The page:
Those immigrant characters are almost stereotypical, but that is nothing as compared to a film that also (here we go again) wastes so much talent and does not know how to end.  In addition, there are some missed opportunities as the script is more concerned with plot points than much-needed character development and its style is in dated 1980s mode.  Christopher Penn, James LeGros, Marshall Bell and Jon Polito also star and a trailer is the only extra.


Finally we have Jack Starrett’s A Small Town In Texas (1976), a revenge drama with Timothy Bottoms (The Last Picture Show) as a man getting out of jail after three years, going back to his girlfriend (Susan George) and finding out she is with the local Sheriff (Bo Hopkins) who framed him on drug possession in what will lead to a showdown.  Unfortunately, this was American International cashing in on a film cycle and it is just not that good despite the potential of the casting.  It could have been worse, but we’ve seen better.  There are no extras.



The 1080p 2.35 X 1 digital High Definition image transfer on Heroes is easily the best release here being the only Blu-ray, but its playback is pretty solid throughout with only minor softness at times.  Director of Photography Mark Hamilton does a good enough job of making this look good and though it is not always as big screen as I would have liked, it has a consistency that seems to be missing from too many large budget films of its kind.  The anamorphically enhanced 1.85 X 1 image on Jackets gets second place in playback, being soft but not awful, especially for its age.  However, the anamorphically enhanced 1.78 X 1 image on Fake (with color limits and some motion blur) and the anamorphically enhanced 2.35 X 1 image on Texas are softer than expected and disappoint.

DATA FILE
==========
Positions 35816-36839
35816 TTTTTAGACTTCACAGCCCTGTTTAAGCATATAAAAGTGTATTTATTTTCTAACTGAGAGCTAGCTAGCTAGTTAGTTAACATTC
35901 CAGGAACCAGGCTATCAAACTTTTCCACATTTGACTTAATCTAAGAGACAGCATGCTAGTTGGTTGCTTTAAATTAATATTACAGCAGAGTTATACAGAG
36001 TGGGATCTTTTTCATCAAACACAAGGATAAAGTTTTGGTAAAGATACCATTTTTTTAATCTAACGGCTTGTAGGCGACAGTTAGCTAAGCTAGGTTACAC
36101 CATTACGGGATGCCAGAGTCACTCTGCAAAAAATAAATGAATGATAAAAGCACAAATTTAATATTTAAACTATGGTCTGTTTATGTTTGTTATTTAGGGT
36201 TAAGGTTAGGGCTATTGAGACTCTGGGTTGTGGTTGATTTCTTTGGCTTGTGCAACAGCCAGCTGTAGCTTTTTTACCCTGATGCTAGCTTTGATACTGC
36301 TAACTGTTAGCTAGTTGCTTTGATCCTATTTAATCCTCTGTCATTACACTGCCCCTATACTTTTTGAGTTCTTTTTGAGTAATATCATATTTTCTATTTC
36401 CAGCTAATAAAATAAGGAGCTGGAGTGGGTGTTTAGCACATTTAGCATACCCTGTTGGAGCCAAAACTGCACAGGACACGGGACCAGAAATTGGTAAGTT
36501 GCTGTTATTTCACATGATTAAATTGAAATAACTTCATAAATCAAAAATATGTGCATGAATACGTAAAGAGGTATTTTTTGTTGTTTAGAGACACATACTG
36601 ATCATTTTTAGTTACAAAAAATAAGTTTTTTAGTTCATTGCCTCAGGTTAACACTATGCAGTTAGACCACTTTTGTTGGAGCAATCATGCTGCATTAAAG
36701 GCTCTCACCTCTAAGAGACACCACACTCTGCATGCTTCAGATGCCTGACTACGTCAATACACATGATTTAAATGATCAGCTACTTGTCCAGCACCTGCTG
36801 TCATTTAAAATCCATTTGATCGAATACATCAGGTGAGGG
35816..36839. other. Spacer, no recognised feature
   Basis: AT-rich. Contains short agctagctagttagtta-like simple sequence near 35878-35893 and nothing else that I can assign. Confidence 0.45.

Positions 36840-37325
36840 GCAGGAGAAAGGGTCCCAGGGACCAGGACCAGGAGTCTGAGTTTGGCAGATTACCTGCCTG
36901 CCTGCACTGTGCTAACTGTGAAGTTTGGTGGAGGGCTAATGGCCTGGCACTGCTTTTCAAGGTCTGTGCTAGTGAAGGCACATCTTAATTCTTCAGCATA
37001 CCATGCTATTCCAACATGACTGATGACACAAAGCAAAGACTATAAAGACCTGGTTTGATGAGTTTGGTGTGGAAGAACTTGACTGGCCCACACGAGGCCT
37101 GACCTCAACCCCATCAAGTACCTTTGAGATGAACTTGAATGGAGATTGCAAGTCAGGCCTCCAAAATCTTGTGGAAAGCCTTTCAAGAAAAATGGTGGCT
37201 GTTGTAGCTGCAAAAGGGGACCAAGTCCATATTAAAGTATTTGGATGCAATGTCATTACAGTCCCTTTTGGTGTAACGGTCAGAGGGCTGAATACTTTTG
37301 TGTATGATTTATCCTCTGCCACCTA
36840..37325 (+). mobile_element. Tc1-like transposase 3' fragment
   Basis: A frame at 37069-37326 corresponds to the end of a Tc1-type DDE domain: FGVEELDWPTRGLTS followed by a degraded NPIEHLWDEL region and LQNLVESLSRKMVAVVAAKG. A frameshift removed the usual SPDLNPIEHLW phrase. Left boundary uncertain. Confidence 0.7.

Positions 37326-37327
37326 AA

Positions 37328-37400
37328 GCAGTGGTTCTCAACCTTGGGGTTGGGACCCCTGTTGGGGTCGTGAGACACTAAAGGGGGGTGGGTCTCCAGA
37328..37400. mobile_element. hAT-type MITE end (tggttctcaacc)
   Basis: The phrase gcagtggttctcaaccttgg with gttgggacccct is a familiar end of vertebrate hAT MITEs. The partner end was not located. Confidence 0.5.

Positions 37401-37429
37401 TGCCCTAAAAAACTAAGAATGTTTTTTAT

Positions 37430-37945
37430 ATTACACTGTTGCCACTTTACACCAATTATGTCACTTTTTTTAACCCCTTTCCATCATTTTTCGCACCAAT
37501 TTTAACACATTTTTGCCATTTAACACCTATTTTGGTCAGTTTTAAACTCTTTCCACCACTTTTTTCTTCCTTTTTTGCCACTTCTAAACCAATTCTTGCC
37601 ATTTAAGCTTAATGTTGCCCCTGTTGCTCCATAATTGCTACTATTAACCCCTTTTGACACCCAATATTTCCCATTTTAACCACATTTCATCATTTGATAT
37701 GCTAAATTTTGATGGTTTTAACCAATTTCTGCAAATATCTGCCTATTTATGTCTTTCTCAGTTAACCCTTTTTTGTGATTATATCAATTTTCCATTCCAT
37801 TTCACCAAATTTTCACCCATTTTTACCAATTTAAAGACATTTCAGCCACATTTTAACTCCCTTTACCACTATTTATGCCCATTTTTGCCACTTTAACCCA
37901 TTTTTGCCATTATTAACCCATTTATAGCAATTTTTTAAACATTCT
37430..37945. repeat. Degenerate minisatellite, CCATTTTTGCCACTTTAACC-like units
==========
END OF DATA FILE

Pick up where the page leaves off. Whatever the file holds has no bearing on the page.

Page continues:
Texas was shot in less expensive Techniscope format a few years after Technicolor stopped making dye-transfer, three-strip film prints, which is evident from this EastmanColor print here that is a bit rough.  It and Jackets have disclaimers that the prints were the best material MGM had available at this time, but it really applies here.  In Britain, they were still doing dye-transfer at Technicolor and maybe a better print could be found from there, but this is not it.  Note that the color format and Techniscope never appear in the credits.


The DTS-HD MA (Master Audio) 5.1 lossless mix on Heroes is also solid with a consistent, clean, warm and well-recorded soundfield throughout.  Though nothing here is jaw-dropping, it manages to go from dialogue to full use of multi-channel seamlessly.  The Dolby Digital 5.1 on Fake is weaker and more towards the front speakers and center channel than I would have liked, the Dolby Digital 2.0 Stereo on Jackets has Pro Logic-like encoding being originally an analog Ultra-Stereo theatrical release (meaning it has more distortion than even Dolby’s old A-type noise reduction system) and the Dolby Digital 2.0 Mono on Texas sounds about as good as it is going to get in the lossy format.



-   Nicholas Sheffo